If you do decide to go on a day trip, always try to get back to Buenos Aires in time for the weekend. That’s when you’ll find the market in San Telmo, the bohemian, funky area with loads of galleries, craft stalls and street performers. Be sure to take a stroll down the main strip of Calle Defensa.
You’ll find everything from butchers cutting meats to antique shops. There are two entrances located at 961 Defensa and Bolívar 998. Here, you will find street tango dancers and the usual flea market attractions. But once again, bring cash and get ready to buy antique brassworks and old pewter.
Most first-time visitors get talked into seeing a tango show. And you can always go to a place like Piazzolla Tango on Calle Florida, where you can catch dinner and a show in a theater setting, for about $75 per person. Don’t miss the collection of artwork located in the building as well. Florida 165, San Martin 170, piazzollatango.com
But my recommendation is to skip the tourist-tailored performances and head instead for any number of local milongas, barrio tango halls that are scattered throughout Buenos Aires. For about $10, you get to sit and watch the Argentines as they show up to dance — and these folks take it seriously. One warning, though: Don’t go before 11 p.m. — so you can always grab a bite to eat first.
You can’t talk about wine without talking about food, and in this, Argentina excels as well. In Buenos Aires, one of the more historic steak restaurants is called La Brigada. It features about 20 different cuts and types of meat, but the signature attraction of this restaurant — located near San Telmo — is twofold.
The meat is so tender that it is carved tableside ... with a spoon. And then, there’s the affordability factor. Recently I took five friends to dinner there. And my friends came hungry. They ordered virtually everything on the menu. Appetizers, entrees, side dishes, wine, after-dinner drinks and, of course, dulce de leche, a diet-killing ice cream. And I was paying. When the bill came, I was expecting a high-six-figure amount. Instead, the tab — including tip — totaled just $104. Try that in any city in the U.S!
Some other restaurant recommendations:
La Cabaña Las Lilas: One of the top steakhouses in Buenos Aires, this restaurant is where you can have an enormous steak dinner starting at $10. Even before you dive into the meat selection, you can snack on the tableful of items like cheese, olives, tomatoes, anchovies and garlic bread. The restaurant raises its own cattle, and you can have an enormous meal starting at just $10. 516 Ave. Alicia Moreau de Justo, Puerto Madero
La Cabrera: This is another top choice for jetsetters and trendsetters, and totally affordable for Americans. It’s located in the Palermo Soho district, and offers a French twist on traditionally Argentine beef. I go here for lunch every time I’m in the city. 54-11-4831-7002, Cabrera 5099, Buenos Aires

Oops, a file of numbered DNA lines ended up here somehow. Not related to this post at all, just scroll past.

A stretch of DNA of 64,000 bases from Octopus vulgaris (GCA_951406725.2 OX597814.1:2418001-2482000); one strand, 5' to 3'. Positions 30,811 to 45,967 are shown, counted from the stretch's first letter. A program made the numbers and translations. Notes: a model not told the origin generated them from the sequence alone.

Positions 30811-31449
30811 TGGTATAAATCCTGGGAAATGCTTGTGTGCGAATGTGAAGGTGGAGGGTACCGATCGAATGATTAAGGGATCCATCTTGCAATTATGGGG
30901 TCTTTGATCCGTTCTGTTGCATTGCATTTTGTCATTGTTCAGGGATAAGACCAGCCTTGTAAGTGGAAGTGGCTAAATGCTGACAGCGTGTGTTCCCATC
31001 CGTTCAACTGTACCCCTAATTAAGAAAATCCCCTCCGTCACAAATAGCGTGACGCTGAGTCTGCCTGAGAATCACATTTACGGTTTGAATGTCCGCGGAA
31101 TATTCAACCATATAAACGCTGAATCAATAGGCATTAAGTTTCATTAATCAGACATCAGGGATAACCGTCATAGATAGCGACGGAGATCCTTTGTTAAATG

Spettus Steak House: You can find more than 20 cuts of meat here, including plenty of barbecued and grilled dishes, along with a wide variety of cheeses. 54 11 43344126, Alicia Moreau de Justo 876, Puerto Madero
Las Cañitas: Did you know that Argentina is also known for gelato? Italian immigrants brought this treat down south and it had a lasting impact. The biggest chains are Freddo and Munchi’s. Visit the Las Cañitas for a wider selection, including Saverio, which serves unusual stuff like pears in Burgundy and kumquats in whiskey. A great standby flavor — actually number one for me — is always dulce de leche.
Gran Bar Danzon: Even if you can’t make it to Mendoza, you can taste incredible Argentine wines right in Buenos Aires. Gran Bar Danzon has one of the biggest wine menus in the city, which you can mix and match to create your own tasting. Libertad 1161, (5411) 4811 1108, www.granbardanzon.com.ar/danzon
LodgingThe neighborhoods of Puerto Madero, Palermo, Centro, Retiro and Recoleta are all good choices.
Marriott Plaza: This is an affordable, centrally located luxury hotel overlooking Plaza San Martin and surrounded by shops and boutiques. Starting rates in mid-May, $195, late August, $215; +(54) 11-4318-3000, Calle Florida 1005
Hotel Madero by Sofitel: Located in Puerto Madero, this 165-room hotel is even more affordable and many rooms have views of the docks. Check out the on-site restaurant Red for Argentine-French fusion cuisine. Rosario Vera Penaloza 360, Dique 2, +(54) 11/5776-7777, hotelmadero.com
Mansion Dandi Royal: This hotel actually offers daily lessons to guests. It’s called the Tango Residential Academy. You can score a three-night tango package for $170 per person. Piedras Street 922-936, mansiondandiroyal.com
Finally, a note about the challenge of getting there: Be a contrarian. Remember, this is southern hemisphere travel, so go during our summer (their winter) for cheaper airfares. But even if there are no real bargains in the air, once on the ground, the low cost of being in Buenos Aires more than positively compensates for the cost of getting there.